23Further, certain individual and cumulative limits have also been proposed for maximum investment. It is proposed that the maximum investment by an ERI in a crowdfunding issue shall not exceed Rs. 60,000/-(i.e. Euro 850/-approx.) and the total of all investments for an ERI in a year through crowdfunding platforms shall not exceed 10% of the ERI’s net worth.
24Also, in the case of equity-based crowdfunding, no single investor shall hold more than a 25% stake in a company and the promoters shall be required to maintain a minimum 5% equity stake in the company for a period of at least three years.
Requirements for Issuer Entity
25Under the US Crowdfunding Regulations, certain companies are not eligible to use the Regulation Crowdfunding exemption. These include a) Non-US companies b) Exchange Act reporting companies c) Certain investment companies and companies subject to disqualification under Regulation Crowdfunding d) Companies that have failed to comply with the annual reporting requirements under Regulation Crowdfunding during the two years immediately preceding the filing of the offering statement e) Companies that have no specific business plan or that have indicated that their business plan is to engage in a merger or acquisition with an unidentified company or companies (SEC 2016, A Small Entity Compliance Guide for Issuers).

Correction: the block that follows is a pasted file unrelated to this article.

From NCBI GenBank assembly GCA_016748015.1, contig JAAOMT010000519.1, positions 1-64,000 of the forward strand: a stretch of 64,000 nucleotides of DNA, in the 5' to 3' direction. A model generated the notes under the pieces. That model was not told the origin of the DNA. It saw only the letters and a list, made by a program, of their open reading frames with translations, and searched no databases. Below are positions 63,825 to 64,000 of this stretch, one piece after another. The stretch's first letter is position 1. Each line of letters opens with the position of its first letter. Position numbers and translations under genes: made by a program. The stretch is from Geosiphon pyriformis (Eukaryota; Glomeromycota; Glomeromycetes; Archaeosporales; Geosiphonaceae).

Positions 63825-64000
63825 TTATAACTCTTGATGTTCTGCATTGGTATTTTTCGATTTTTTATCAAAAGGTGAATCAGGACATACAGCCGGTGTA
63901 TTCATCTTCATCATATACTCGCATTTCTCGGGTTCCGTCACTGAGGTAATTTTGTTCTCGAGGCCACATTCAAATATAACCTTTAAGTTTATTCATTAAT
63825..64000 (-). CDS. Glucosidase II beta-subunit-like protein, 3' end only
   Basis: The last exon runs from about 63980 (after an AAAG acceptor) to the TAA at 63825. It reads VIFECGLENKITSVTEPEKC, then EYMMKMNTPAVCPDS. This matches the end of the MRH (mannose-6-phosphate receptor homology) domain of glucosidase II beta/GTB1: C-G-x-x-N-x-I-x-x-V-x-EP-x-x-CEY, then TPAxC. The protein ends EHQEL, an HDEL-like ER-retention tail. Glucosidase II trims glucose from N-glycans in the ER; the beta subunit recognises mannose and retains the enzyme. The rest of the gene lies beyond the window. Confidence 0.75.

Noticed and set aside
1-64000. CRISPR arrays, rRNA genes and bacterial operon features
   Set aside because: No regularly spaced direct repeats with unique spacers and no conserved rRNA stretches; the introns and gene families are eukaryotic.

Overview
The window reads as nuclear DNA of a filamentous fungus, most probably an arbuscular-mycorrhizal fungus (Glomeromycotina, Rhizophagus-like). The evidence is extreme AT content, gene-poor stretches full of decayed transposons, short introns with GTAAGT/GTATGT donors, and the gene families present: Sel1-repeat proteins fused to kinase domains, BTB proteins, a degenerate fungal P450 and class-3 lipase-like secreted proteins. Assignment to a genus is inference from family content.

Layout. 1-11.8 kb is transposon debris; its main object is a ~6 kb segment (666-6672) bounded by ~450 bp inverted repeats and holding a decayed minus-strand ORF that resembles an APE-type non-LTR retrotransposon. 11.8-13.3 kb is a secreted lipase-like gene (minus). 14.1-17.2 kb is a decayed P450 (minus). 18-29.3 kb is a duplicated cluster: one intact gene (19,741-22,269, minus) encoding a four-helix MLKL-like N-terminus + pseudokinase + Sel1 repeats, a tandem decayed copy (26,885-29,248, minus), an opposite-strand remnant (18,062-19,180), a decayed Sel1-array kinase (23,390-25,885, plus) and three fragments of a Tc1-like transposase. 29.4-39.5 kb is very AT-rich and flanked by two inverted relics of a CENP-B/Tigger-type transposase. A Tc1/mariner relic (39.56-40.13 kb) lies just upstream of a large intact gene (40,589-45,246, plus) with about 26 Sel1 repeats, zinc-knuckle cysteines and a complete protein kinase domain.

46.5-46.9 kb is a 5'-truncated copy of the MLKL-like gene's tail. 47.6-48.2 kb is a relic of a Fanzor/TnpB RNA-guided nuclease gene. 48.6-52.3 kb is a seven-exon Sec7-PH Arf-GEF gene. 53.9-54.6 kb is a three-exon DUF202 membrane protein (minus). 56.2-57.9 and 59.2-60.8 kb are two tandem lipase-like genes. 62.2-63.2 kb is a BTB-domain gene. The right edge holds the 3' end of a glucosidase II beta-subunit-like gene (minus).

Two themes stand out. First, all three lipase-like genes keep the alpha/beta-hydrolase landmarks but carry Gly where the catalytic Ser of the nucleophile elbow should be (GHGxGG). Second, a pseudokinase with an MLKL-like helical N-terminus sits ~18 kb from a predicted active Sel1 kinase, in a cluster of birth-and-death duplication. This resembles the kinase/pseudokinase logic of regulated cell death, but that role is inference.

26On similar lines, it has been proposed by SEBI under the Draft Indian Framework that an early stage startup or a Small and Medium Enterprise that is an unlisted public company incorporated in India can access funds over a crowdfunding platform, provided it is: a) a company intending to raise capital not exceeding Rs. 100 million (i.e. Euro 1.4 million approx.) in a period of 12 months, b) a company that is promoted, sponsored or related to an industrial group that has a turnover in excess of Rs. 250 million (i.e. Euro 3.5 million approx.), or has an established business, c) a company that is not listed on any exchange d) a company that is not more than 48 months old, e) a company that proposes to engage in non-financing ventures, i.e. funds raised through the crowdfunding platform will not be further used for providing loans or investments in other entities f) a company that is not engaged in real estate activity and activities that are not permitted under the Industrial Policy of Government of India.